By: Joseph Luongo
Campus Sherpa Blog Contributor, Harvard University
At Harvard, housing is very different and unique. Almost everyone lives on campus, approximately 97% all four years, and that is due to our housing system. As a freshman, students are required to live on campus. Over the summer, students fill out a housing questionnaire, more like a test, so Harvard can pair students with roommates that won’t be at each other’s throats. Housing is completely random freshman year, students do not get to request or choose whom they live with. They ask you questions such as: Are you neat? What time do you go to bed? Do you like a quiet room?, and so on and so forth. Then they send the students’ parents the same questionnaire and ask: Are they really neat? What time do they actually go to bed? How loud are they actually? They take forever to sort roommates and dorms because everyone is hand selected by Harvard for each other, which is why Harvard tries to get a very accurate description of students. At Harvard, all dorms are co-ed and all have different things about them such as room size, bathrooms, configuration, number of roommates, study spaces, kitchens, common rooms, etc.
If you take a tour of Harvard, they will tell you all the freshman live in Harvard Yard, the center of the University. However, this is not exactly true. There are seventeen freshman dorms at Harvard and thirteen of them are in Harvard Yard, however, four of them are located outside of the Yard, deemed unlucky and an inconvenience for many. The three “Union” dorms are located about half a mile outside of Harvard Yard. The last dorm isolated from the Yard, called Apley Court, is a former hotel in the heart of Harvard Square, so many do not mind living here. All freshman dorms have a family feel to it and compete against one another in intramural sports and other activities.
Within the dorms, they are organized in “entryways” which could be each separate floors vertically or horizontally, or entrances. Instead of RA’s or DA’s Harvard has “proctors” that live in the dorms with the freshman, one per entryway. Proctors are usually grad students, TF’s (same as TA), or professors and have the same role as an RA would, hosting study breaks, giving advice, etc. All dorms have a lot of history to them and have many prominent past residents. For instance, JFK, yes, the president, lived in my room at Weld Hall. Conan O’Brian returns to his freshman dorm room every year to take the current residents out to dinner. When you move in, you are given a list of every person who has lived in your room, with some lists going back to the 1800’s.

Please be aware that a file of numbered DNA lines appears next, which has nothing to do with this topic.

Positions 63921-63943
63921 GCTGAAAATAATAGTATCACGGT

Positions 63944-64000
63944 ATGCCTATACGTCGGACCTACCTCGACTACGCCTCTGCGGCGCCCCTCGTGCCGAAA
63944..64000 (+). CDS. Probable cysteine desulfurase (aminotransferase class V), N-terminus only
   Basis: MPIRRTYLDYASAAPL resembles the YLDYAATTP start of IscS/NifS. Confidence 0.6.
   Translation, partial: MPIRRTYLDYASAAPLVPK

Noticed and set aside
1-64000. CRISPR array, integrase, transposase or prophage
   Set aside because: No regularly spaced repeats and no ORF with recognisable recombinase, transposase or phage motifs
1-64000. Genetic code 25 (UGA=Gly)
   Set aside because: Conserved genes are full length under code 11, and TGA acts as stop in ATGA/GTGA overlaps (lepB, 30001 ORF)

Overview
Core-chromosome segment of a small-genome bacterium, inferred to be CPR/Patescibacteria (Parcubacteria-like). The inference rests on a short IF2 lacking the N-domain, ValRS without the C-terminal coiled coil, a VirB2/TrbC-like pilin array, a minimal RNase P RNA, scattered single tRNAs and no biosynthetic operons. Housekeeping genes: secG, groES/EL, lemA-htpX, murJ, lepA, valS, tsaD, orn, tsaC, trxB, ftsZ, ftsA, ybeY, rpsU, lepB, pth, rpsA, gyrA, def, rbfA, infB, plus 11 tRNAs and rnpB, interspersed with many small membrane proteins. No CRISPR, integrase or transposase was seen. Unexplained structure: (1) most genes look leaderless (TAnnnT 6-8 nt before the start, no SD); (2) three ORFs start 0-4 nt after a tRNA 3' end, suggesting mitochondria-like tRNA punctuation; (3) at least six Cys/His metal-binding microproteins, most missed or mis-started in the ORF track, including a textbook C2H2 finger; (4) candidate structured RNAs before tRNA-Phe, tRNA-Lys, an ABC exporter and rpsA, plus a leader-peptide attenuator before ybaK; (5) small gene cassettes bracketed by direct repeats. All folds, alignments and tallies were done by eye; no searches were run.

Most argue that freshman have the best living location on campus, at least those in the Yard, because the Yard is the heart of the entire University and steps away from Harvard Square, libraries, classrooms, and the freshman dining hall. All the freshman share the same dining hall, Annenberg Hall, which actually is the Great Hall from Harry Potter (no joke, look it up). Freshman also have the luxury of being able to eat in any of the 12 upperclassman houses’ dining halls, while the upperclassmen cannot use Annenberg Hall. Harvard puts all (most) the freshman in the Yard and has an exclusive dining hall to help create a community around your class. They put them in the Yard so they have the most important parts of campus easily accessible and gradually get used to life at Harvard. Upperclassmen housing is very different than freshman housing. It involves what we call Housing Day and that will be explained in my next post.
Harvard Yard Dorms: Canaday, Grays, Hollis, Holworthy, Lionel, Massachusetts Hall, Matthews, Mower, Stoughton, Struas, Thayer, Weld (The best dorm, mine), Wigglesworth Union Dorms: Greenough, Hurlbut, Pennypacker Harvard Square Dorms: Apley Court
If you’re interested in reading more about Harvard freshman dorms: https://en.wikipedia.org/wiki/List_of_Harvard_College_freshman_dormitories